In 1970 B.B. Stamats visited a nature center in the Twin Cities and became an advocate for an environmental education center in the Cedar Rapids area. B.B. and Jean O’Donnell shared this vision and recruited a steering committee of about forty community members. Indian Creek Nature Center was incorporated as a nonprofit in 1973 but a physical site had yet to be found. Studies identified Penningroth farm, now owned by the City of Cedar Rapids, as the best site. A lease for the barn and 120 acres of land was arranged and the Indian Creek Nature Center became the first nature center in Iowa. The first public program was held on Groundhog Day in 1974.
Conservation, Recreation, Education
In 1980, the Heritage Conservation and Recreation Service declared the Nature Center’s trails the Cedar Greenbelt National Recreation Trail.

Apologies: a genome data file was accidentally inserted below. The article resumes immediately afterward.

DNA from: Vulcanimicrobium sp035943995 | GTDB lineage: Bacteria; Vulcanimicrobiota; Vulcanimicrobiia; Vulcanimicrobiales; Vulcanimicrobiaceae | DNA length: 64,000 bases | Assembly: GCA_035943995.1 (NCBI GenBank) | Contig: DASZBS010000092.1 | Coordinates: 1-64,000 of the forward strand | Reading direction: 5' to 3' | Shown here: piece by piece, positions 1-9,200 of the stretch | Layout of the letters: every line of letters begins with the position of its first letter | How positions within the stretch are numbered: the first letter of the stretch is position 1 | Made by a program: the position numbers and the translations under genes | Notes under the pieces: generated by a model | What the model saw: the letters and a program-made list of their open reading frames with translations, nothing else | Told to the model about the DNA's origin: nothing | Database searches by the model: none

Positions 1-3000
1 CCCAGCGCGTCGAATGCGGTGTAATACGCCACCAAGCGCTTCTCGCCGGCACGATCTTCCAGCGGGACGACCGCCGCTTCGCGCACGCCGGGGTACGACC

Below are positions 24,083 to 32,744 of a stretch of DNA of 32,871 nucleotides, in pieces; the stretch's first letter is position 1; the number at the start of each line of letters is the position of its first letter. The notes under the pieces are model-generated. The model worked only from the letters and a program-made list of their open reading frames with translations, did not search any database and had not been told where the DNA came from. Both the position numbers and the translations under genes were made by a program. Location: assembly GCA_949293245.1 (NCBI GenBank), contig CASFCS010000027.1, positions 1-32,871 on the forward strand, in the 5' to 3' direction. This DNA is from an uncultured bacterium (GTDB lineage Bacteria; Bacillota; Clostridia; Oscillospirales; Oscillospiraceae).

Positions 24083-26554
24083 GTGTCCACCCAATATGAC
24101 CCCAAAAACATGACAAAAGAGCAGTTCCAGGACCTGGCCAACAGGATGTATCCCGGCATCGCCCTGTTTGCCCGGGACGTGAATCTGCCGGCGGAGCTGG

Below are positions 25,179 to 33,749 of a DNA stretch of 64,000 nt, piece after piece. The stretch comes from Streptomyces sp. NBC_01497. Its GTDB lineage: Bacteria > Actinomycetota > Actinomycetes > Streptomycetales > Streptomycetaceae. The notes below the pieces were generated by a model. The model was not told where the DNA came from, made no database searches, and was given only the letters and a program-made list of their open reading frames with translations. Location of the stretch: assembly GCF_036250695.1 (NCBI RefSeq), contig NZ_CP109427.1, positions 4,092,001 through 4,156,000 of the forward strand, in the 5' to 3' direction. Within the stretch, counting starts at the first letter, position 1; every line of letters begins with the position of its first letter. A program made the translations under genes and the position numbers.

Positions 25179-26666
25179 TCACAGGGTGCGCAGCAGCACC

Establishing its role as a leader in outdoor education, in 1982-83, the Nature Center planned and piloted its preschool and second grade programs.
Prairie, Wetlands and Woodlands
An exceptional and unexpected opportunity came to ICNC in 1994 when the Bena family offered to sell their farm to the Nature Center. The resulting transaction increased Nature Center land to 210 acres. BB Stamats’ and Jean O’Donnell’s dream of a nature center for their community materialized into green prairies, teeming wetlands, and protected woodlands that thousands of visitors enjoy each year.
The Paul & Sigrund Lynch Wetland, the site of hundreds of Nature Center programs on wetland flora and fauna, was established in 1999.
More Visitors, More Land
In 2004, ICNC hosted its one-millionth visitor.
In 2004, ICNC accepted the challenge to purchase the Bena Homestead as part of its “Stitching the Bena Farm Back Together” project.